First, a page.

Expected Credit Losses

Expected Credit Losses IFRS 13 definition: The weighted average of credit losses with the respective risks of a default occurring as the weights.


Under the “expected credit loss” model, an entity calculates the allowance for credit losses by considering on a discounted basis the cash shortfalls it would incur in various default scenarios for prescribed future periods and multiplying the shortfalls by the probability of each scenario occurring. The allowance is the sum of these probability weighted outcomes. Because every loan and receivable carries with it some risk of default, every such asset has an expected loss attached to it—from the moment of its origination or acquisition.

IFRS 9 establishes not one, but three separate approaches for measuring and recognising expected credit losses:

  • A general approach that applies to all loans and receivables not eligible for the other approaches;
  • A simplified approach that is required for certain trade receivables and so-called “IFRS 15 contract assets” and otherwise optional for these assets and lease receivables.
  • A “credit adjusted approach” that applies to loans that are credit impaired at initial recognition (e.g., loans acquired at a deep discount due to their credit risk).

Measurement of Expected Credit Losses: what information to consider

IFRS 13 establishes that management should measure expected credit losses over the remaining life of a financial instrument in a way that reflects:

  • an unbiased and probability-weighted amount that is determined by evaluating a range of possible outcomes;
  • the time value of money; and
  • reasonable and supportable information about past events, current conditions and reasonable and supportable forecasts of future events and economic conditions at the reporting date.

When estimating ECL, management should consider information that is reasonably available, including information about past events, current conditions and reasonable and supportable forecasts of future events and economic conditions. The degree of judgement that is required for the estimates depends on the availability of detailed information.


IFRS 13 is not specific on how to extrapolate projections from available information.

Different ways of extrapolation can be used. For example, management could apply the average ECL over the remaining period or use a steady rate of expected credit losses based on the last available forecast. These are only examples, and other methods might apply. Management should choose an approach and apply it consistently.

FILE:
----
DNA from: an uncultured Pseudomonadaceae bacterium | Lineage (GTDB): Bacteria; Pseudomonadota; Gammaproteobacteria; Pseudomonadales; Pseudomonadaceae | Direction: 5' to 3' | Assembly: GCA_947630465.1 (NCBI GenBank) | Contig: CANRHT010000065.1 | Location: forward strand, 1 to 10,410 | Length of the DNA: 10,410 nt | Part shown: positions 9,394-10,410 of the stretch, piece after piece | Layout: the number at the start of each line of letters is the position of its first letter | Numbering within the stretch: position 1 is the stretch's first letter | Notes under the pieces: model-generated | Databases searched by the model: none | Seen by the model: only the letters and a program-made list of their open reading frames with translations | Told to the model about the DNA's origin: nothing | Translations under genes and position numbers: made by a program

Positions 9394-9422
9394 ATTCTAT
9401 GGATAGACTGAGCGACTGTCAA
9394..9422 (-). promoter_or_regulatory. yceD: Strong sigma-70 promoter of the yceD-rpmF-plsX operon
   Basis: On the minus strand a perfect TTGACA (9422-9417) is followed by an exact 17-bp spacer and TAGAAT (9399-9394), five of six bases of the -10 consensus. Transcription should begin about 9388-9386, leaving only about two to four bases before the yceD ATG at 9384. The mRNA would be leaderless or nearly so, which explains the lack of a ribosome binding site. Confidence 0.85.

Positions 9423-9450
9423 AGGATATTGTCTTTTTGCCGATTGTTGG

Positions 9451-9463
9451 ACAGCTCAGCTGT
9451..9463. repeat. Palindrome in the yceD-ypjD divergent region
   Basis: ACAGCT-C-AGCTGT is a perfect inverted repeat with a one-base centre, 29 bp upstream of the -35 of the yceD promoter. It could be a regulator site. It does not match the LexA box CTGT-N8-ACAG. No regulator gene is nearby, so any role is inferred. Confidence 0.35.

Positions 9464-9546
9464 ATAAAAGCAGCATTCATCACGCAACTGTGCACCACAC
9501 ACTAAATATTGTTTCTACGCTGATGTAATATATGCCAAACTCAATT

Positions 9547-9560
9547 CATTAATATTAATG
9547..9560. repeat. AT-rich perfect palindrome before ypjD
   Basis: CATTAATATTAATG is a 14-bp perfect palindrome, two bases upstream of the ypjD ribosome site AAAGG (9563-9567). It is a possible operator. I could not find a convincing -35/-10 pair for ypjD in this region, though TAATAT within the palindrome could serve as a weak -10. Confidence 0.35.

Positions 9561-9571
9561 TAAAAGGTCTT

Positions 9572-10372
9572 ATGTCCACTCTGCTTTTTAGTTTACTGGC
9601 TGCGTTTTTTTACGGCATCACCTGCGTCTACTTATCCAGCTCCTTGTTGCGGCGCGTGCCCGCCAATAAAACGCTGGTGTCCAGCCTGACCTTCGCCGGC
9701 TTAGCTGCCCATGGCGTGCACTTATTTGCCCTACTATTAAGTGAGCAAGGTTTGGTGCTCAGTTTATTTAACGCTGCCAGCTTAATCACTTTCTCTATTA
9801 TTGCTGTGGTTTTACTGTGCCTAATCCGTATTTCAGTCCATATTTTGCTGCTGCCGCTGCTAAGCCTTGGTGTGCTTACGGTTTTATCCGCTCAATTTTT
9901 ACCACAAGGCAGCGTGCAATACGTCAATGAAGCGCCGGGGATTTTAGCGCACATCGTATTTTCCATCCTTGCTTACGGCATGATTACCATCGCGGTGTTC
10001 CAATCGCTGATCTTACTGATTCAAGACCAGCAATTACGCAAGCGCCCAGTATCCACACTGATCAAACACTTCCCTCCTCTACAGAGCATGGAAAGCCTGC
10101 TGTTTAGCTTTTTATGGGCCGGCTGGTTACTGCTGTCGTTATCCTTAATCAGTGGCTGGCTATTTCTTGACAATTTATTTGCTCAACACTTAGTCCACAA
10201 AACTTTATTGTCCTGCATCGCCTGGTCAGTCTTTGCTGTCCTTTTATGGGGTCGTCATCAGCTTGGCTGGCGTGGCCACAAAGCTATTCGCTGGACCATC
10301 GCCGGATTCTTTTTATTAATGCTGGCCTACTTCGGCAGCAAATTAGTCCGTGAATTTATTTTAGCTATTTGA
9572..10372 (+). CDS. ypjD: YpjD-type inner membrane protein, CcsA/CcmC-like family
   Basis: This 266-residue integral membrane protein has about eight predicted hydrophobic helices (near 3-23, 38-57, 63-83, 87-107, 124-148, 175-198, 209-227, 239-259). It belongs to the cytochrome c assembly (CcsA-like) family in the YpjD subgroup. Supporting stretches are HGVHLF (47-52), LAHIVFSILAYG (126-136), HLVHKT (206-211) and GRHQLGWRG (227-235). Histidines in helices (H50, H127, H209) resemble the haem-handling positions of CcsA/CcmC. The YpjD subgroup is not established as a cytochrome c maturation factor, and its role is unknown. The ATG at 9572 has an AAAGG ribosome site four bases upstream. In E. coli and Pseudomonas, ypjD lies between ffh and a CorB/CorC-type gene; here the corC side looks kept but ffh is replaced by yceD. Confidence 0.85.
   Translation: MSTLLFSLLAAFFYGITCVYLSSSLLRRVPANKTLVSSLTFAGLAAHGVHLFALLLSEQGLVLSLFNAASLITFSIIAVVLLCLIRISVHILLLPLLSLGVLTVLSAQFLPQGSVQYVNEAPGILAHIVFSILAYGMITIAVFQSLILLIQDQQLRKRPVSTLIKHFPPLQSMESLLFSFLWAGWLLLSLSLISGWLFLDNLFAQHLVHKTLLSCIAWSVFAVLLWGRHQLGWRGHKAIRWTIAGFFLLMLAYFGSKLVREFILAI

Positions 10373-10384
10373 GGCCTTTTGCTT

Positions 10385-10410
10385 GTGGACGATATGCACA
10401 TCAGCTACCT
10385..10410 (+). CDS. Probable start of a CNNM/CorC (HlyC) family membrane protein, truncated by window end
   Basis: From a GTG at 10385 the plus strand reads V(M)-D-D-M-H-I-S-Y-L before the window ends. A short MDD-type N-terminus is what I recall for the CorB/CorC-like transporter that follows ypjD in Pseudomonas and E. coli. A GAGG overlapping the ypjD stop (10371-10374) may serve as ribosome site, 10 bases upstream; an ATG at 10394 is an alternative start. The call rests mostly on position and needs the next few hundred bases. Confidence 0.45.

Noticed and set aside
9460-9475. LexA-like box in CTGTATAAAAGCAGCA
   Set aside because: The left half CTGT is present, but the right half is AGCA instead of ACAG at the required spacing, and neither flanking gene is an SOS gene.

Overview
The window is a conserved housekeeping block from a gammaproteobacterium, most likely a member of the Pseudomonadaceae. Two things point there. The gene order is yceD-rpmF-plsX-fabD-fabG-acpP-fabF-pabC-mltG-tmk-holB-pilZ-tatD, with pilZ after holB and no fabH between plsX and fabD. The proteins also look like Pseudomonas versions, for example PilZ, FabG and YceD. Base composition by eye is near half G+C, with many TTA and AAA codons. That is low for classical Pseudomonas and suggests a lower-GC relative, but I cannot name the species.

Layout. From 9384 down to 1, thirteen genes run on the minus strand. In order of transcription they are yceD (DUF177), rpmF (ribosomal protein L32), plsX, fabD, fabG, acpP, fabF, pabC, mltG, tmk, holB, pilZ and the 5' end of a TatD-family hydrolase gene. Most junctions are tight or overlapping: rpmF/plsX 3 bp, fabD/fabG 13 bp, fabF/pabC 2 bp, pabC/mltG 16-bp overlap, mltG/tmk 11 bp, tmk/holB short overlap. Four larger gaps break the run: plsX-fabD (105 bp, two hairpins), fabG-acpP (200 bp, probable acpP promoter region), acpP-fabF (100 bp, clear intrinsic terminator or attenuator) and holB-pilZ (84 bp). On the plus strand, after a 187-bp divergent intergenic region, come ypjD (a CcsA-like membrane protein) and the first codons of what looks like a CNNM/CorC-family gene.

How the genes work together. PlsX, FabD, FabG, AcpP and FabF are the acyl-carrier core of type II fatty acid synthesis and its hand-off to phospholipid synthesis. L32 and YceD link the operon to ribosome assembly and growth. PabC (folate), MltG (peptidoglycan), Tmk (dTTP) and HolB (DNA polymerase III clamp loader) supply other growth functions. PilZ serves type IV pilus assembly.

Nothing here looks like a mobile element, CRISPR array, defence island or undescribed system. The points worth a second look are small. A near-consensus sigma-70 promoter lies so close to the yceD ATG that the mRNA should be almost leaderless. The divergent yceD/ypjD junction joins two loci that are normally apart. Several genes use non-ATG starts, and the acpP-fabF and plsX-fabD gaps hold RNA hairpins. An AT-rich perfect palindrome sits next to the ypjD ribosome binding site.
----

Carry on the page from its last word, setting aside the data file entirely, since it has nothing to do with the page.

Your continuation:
This is a highly judgemental area which could have a large impact on the allowance for impairment.

The three stages of impairment

After initial recognition, the three stages of impairment loss calculation and interest revenue recognition are applied each reporting date as follows:

  • Stage 1: Credit risk has not increased significantly since initial recognition – continue recognising the (updated) 12-month expected credit losses
  • Stage 2: Credit risk has increased significantly since initial recognition – recognise lifetime expected losses, with interest revenue being calculated based on the gross amount of the asset
  • Stage 3: There is objective evidence of impairment as at the reporting date – recognise lifetime expected losses, with interest revenue being based on the net amount of the asset (that is, based on the impaired amount of the asset).

Expected Credit Losses

Because the model is forward looking, expected credit losses are recognised from the point at which the financial assets are originated or purchased. This means that a Day 1 loss will be recognised for 12-month expected credit losses at initial recognition. Although this might appear counter intuitive from an individual asset perspective, from a portfolio perspective this is intended to approximate a more sophisticated approach which identifies the amount of the interest charge that relates to expected credit losses (the ‘credit spread’ – for example, 2% out of an interest charge of 8%) and accounts for interest revenue at 6% and credits the 2% credit spread to an expected loss impairment account.

 

Expected Credit Losses

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